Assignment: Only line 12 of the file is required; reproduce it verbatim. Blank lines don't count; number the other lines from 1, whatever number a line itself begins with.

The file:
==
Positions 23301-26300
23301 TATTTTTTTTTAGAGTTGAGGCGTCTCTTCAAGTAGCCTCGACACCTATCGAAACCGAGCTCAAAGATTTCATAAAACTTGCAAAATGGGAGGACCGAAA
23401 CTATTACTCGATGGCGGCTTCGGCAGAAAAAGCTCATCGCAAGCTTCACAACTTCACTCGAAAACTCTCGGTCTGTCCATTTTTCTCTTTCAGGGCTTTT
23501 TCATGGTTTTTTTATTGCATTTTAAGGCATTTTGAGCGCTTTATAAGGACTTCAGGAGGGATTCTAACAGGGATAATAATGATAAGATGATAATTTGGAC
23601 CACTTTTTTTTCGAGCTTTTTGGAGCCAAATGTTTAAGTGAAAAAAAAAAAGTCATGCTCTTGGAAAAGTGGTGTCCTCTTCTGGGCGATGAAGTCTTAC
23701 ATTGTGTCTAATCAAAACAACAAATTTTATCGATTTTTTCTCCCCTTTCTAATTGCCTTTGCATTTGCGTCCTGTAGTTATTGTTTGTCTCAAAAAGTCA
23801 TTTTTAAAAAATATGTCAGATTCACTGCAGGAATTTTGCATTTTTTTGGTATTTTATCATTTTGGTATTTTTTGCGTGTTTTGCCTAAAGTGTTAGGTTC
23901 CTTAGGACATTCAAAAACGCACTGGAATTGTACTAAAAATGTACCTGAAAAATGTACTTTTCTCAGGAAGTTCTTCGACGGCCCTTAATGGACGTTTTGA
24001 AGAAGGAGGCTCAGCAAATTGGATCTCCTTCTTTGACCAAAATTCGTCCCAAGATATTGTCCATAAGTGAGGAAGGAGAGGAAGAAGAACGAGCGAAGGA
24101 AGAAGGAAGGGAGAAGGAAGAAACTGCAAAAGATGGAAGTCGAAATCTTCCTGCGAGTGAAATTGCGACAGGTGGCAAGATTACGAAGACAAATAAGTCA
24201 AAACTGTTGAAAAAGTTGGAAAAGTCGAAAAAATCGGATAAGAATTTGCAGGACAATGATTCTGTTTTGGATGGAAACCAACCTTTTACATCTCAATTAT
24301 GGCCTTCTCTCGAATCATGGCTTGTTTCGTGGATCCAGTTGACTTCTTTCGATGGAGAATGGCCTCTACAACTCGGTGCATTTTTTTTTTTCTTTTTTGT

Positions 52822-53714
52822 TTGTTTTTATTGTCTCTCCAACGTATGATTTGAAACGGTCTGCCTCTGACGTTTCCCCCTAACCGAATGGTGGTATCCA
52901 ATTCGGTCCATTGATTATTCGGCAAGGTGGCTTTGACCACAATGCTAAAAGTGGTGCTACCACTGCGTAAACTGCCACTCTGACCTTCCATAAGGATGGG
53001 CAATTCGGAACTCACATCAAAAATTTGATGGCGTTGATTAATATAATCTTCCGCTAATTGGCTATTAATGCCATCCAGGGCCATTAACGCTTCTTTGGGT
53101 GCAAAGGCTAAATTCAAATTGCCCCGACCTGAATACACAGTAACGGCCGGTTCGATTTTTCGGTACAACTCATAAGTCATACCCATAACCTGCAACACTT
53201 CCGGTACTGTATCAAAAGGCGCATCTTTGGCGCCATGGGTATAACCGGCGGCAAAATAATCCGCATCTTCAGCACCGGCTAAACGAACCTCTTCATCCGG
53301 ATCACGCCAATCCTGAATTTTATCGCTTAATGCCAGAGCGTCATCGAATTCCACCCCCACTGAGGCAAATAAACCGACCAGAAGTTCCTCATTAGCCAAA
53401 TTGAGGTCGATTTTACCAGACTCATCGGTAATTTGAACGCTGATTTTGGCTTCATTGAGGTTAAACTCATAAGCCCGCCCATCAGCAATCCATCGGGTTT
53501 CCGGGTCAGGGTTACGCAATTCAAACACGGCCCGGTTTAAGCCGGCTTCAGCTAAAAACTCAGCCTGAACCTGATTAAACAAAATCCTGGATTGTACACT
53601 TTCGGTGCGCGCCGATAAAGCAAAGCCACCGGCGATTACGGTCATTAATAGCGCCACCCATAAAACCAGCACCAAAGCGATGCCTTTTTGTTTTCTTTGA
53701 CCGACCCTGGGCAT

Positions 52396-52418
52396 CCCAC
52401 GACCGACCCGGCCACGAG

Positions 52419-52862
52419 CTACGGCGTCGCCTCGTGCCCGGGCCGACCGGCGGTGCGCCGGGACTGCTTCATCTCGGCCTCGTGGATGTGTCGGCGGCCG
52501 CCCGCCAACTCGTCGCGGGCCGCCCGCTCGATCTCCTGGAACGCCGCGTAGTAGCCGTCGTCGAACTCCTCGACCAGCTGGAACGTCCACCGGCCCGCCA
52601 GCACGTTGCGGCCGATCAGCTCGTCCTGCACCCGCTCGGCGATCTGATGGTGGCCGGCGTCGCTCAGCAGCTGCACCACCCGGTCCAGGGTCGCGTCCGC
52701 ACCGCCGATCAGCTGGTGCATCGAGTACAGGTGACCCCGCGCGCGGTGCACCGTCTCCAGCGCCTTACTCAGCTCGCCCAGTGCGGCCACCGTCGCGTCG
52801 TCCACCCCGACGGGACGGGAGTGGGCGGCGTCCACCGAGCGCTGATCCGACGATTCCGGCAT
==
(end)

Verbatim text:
24301 GGCCTTCTCTCGAATCATGGCTTGTTTCGTGGATCCAGTTGACTTCTTTCGATGGAGAATGGCCTCTACAACTCGGTGCATTTTTTTTTTTCTTTTTTGT